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RFE/RL NEWSLINE

RFE/RL NEWSLINE Vol 2, No. 177, Part I, 14 September 1998


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RFE/RL NEWSLINE Vol 2, No. 177, Part I, 14 September 1998

A daily report of developments in Eastern and Southeastern
Europe, Russia, the Caucasus and Central Asia prepared by the
staff of Radio Free Europe/Radio Liberty.

This is Part I, a compilation of news concerning Russia,
Transcaucasia and Central Asia. Part II covers Central,
Eastern, and Southeastern Europe and is distributed
simultaneously as a second document.  Back issues of RFE/RL
NewsLine and the OMRI Daily Digest are online at RFE/RL's Web
site: http://www.rferl.org/newsline

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Headlines, Part I

* REFORMERS LAMENT LEFTIST VICTORY

* RUSSIA PROMISES DEBT REPAYMENT IN FULL

* AZERBAIJANI POLICE, DEMONSTRATORS CLASH IN BAKU

End Note: THE PASSING OF A GIANT
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RUSSIA

REFORMERS LAMENT LEFTIST VICTORY... Former Deputy Prime
Minister Boris Nemtsov, former Prime Minister Yegor Gaidar,
and Yabloko member and State Duma Committee on International
Affairs Chairman Vladimir Lukin have all described Primakov's
ascent to the office of Prime Minister as a significant shift
to the left. As expected, the Duma on 11 September confirmed
Primakov by a large margin: 317 to 63 with 15 abstentions.
Gaidar told Interfax that it is hard to say how long the
"government of Communists" will take to "destroy elements of
a free market in Russia," but "unfortunately, it is clear
that it will surely do that." JAC

...APPOINTMENT OF MASLYUKOV. The 11 September appointment of
former Minister of Trade and Communist Party member Yurii
Maslyukov to a cabinet post in charge of economics appears to
have generated the most criticism from economic reformers.
While a member of Sergei Kirienko's government, Maslyukov
advocated the protection of domestic industries by providing
them with cheap raw materials and low energy prices. Because
of the appointments of Maslyukov and Viktor Gerashchenko as
Central Bank chairman, Yabloko leader Grigorii Yavlinskii has
said he will not accept a position in the government. The
fate of acting Deputy Prime Minister Boris Fedorov and acting
Finance Minister Mikhail Zadornov--two of the few reformers
remaining from Kirienko's cabinet--is not yet known, but
Fedorov told Interfax that he is not going to resign.
"Komsomolskaya Pravda" on 12 September reported that Russian
Union of Industrialists and Entrepreneurs Chairman Arkadii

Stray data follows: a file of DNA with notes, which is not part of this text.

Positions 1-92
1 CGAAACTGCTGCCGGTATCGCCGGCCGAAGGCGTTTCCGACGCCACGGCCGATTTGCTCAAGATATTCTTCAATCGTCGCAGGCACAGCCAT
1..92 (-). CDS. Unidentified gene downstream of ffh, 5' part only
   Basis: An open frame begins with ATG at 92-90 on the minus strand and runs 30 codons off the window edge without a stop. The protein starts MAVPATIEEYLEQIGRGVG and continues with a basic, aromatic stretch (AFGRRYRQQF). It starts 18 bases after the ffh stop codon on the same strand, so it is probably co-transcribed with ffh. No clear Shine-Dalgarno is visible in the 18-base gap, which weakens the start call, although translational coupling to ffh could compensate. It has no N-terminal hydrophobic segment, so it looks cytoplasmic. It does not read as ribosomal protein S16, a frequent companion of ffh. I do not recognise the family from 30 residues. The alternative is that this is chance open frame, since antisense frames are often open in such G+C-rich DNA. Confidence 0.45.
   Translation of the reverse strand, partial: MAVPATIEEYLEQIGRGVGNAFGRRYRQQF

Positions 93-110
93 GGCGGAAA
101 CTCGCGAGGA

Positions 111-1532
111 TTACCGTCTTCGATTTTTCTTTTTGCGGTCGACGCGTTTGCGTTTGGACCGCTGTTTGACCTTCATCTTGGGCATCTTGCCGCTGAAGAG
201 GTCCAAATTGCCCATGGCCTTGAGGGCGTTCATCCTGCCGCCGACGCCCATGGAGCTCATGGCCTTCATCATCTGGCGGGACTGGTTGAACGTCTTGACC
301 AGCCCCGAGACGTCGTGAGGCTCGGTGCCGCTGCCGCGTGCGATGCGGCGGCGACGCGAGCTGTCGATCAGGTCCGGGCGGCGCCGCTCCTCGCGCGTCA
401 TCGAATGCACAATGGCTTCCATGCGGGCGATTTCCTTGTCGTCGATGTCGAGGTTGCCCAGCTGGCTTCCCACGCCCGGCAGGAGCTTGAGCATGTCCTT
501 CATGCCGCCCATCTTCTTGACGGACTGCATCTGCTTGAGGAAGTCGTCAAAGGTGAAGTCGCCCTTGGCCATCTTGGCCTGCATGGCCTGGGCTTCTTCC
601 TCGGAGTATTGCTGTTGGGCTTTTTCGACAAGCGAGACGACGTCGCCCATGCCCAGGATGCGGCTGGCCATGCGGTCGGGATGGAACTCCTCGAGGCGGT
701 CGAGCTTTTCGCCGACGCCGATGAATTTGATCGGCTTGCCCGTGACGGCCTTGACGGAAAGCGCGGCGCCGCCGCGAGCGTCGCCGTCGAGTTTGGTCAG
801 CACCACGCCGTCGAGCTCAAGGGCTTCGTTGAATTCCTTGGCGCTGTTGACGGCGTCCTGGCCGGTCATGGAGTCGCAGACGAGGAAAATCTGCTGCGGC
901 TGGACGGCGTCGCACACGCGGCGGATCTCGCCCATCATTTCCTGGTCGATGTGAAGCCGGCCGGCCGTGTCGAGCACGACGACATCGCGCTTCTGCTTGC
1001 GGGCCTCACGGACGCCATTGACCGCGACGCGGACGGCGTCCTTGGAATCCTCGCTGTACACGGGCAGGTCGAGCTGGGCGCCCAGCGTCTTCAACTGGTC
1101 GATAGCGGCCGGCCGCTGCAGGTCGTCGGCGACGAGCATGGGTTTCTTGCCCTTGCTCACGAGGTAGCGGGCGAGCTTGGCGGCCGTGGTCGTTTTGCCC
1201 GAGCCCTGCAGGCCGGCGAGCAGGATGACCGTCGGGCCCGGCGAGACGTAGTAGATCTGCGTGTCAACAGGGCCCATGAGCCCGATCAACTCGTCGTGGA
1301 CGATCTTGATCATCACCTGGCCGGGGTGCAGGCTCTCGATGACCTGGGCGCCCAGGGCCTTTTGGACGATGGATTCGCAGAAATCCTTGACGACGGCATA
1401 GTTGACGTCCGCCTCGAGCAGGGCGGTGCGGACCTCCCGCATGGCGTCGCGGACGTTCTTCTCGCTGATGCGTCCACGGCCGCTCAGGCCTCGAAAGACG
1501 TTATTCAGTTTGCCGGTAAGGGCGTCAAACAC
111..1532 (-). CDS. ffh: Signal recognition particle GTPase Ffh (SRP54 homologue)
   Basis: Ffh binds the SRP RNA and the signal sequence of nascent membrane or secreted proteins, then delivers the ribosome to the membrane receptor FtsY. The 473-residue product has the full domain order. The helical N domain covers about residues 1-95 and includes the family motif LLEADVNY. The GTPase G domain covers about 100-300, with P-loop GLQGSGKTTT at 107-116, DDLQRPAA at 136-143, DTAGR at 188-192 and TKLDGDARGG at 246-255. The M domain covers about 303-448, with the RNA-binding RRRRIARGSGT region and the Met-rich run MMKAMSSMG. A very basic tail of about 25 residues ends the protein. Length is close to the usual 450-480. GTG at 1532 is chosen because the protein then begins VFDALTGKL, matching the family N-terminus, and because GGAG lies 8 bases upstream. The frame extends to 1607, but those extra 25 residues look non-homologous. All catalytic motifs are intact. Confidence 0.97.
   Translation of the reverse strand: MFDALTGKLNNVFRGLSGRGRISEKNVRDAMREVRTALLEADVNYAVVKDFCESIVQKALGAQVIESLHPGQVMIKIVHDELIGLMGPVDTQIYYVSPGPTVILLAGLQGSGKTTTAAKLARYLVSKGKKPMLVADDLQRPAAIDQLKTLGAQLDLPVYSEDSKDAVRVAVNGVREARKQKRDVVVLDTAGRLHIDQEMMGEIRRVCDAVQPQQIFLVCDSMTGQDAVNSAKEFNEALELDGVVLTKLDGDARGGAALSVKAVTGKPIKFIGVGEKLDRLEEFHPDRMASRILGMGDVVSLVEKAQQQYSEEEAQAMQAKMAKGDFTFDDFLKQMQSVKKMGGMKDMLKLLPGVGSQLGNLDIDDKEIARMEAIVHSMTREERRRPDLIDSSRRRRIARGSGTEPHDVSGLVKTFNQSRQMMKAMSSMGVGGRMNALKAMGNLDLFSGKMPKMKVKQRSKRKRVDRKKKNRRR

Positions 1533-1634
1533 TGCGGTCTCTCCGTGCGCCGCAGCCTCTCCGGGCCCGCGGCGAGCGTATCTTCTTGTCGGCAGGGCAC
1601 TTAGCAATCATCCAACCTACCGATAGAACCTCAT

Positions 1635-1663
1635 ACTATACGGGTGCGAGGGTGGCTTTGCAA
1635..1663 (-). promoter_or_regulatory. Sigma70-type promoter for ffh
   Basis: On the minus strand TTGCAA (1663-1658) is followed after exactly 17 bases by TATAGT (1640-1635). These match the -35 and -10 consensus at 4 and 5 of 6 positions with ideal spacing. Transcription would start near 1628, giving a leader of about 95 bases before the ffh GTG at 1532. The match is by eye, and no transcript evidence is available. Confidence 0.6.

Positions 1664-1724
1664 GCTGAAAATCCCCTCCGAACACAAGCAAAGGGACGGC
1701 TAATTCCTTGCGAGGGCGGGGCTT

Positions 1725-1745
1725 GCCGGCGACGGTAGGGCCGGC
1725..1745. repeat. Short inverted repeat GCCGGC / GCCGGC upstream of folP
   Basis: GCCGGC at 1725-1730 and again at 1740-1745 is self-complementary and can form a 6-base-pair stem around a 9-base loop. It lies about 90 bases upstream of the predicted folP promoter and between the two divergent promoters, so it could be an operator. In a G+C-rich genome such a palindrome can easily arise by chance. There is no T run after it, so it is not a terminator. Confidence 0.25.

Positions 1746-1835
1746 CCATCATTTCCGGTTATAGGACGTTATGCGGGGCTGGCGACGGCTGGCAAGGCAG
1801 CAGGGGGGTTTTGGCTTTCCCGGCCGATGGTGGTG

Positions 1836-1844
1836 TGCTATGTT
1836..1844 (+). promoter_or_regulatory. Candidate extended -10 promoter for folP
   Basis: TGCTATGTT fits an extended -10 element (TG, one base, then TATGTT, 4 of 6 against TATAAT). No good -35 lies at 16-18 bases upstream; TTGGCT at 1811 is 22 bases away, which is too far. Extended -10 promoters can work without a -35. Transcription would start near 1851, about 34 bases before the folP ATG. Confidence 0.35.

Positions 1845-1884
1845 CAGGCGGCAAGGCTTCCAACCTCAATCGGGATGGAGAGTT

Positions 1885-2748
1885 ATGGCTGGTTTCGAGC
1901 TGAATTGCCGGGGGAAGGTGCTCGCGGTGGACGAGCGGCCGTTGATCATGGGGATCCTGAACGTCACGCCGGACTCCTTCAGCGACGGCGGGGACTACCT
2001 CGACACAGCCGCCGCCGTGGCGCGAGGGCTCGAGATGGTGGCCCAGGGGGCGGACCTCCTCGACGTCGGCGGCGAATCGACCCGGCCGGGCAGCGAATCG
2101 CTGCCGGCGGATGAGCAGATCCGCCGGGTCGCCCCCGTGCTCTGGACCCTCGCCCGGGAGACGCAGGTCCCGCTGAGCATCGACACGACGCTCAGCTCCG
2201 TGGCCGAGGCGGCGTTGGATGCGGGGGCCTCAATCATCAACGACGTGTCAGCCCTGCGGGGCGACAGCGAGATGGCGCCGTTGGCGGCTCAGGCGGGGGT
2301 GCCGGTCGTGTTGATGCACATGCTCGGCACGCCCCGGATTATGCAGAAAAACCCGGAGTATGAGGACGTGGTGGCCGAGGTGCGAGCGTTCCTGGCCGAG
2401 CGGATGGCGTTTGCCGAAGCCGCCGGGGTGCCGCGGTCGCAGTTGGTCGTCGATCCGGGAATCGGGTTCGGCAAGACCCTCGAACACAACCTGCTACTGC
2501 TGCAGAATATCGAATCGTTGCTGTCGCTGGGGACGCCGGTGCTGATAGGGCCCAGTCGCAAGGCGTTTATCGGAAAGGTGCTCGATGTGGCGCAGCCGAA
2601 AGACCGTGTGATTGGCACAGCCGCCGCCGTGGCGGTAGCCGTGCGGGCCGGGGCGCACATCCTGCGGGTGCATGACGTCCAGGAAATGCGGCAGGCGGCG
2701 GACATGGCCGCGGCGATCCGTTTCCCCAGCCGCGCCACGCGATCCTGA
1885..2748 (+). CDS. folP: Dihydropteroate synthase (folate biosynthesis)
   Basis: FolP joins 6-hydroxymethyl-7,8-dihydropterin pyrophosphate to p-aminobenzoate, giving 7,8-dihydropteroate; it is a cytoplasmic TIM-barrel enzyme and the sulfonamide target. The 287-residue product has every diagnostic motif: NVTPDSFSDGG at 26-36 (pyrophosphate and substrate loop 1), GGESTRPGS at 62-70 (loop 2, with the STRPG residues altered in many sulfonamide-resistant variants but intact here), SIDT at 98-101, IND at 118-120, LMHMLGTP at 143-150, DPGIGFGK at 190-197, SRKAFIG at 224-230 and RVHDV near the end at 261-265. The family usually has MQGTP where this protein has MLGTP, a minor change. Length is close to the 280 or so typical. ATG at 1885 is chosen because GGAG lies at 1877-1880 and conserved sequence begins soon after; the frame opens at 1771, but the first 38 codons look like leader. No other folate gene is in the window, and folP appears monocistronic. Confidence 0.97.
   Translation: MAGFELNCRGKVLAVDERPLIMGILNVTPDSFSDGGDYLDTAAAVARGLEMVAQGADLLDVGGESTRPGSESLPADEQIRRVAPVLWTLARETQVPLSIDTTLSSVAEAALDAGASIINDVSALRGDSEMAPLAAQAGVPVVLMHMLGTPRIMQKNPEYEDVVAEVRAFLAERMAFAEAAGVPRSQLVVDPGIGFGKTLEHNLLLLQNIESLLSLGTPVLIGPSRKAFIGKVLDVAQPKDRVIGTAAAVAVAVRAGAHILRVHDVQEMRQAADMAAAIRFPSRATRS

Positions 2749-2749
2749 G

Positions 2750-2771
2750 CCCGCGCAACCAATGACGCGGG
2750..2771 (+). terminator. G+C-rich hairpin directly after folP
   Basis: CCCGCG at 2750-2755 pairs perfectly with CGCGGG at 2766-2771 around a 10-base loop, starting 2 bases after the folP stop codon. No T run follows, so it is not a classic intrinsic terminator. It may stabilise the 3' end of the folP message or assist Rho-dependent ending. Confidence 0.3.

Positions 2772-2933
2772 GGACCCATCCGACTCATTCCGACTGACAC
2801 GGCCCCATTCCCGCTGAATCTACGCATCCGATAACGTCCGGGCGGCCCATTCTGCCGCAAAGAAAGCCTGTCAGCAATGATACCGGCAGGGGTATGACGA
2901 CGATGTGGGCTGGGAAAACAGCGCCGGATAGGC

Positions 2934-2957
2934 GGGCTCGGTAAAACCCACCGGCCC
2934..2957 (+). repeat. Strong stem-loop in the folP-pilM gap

Volskii "would like to become minister of industry" and that
his friendship with Primakov "goes back a long way." JAC

GROUP OF 7 PLUS 1 DISCUSSES RUSSIA. Senior officials from the
Group of Seven industrial nations are meeting in London on 14
September for an emergency session on Russia's economic
crisis. Russian Ambassador to Britain Yurii Fokin told
Interfax on 11 September that Russian would participate in
"the G-8 meeting on a footing equal to the other nations
represented" and that the originally planned G-7 meeting had
become a G-8 meeting. Deputy Foreign Minister Georgii Mamedov
and Deputy Finance Minister Mikhail Kasyanov will represent
Russia. JAC

DUMA DISMISSES CENTRAL BANK BOARD. The Duma on 11 September
voted by 265 to two to dismiss the entire board of directors
of the Central Bank. New Central Bank head Gerashchenko had
reportedly made the dismissal of the board a condition for
his return to the bank. Gerashchenko promptly restored some
members, but not Central Bank First Deputy Chairman Sergei
Aleksashenko. According to "Kommersant-Daily" on 12
September, Tatyana Paramonova, former acting Central Bank
chief, is likely to be tapped for a seat on the board.
Earlier the same day, Gerashchenko himself was confirmed by a
Duma vote of 273 to 65 with two abstentions. According to
Interfax, Liberal Democratic Party leader Vladimir
Zhirinovsky suggested postponing the vote because the Federal
Security Service and Interior Ministry needed to examine
"compromising" materials about Gerashchenko. Before the Duma
voted, Gerashchenko voiced his support for a "controlled"
printing of new money. JAC

RUSSIA PROMISES DEBT REPAYMENT IN FULL. Prime Minister
Primakov on 12 September told Russian media that Russia will
repay all its debts. He said "Russia is not a country to
declare itself bankrupt and never will be." During his speech
to the Duma the previous day, Primakov called for new
negotiations to restructure Russia's foreign debt. The German
Finance Ministry said that Russia failed to pay 750 million
German marks ($446 million) in interest payments due at the
end of August. According to "Russkii telegraf" on 12
September, Deputy Finance Minister Kasyanov said Russia paid
only $115 million in August, but he assured Paris Club member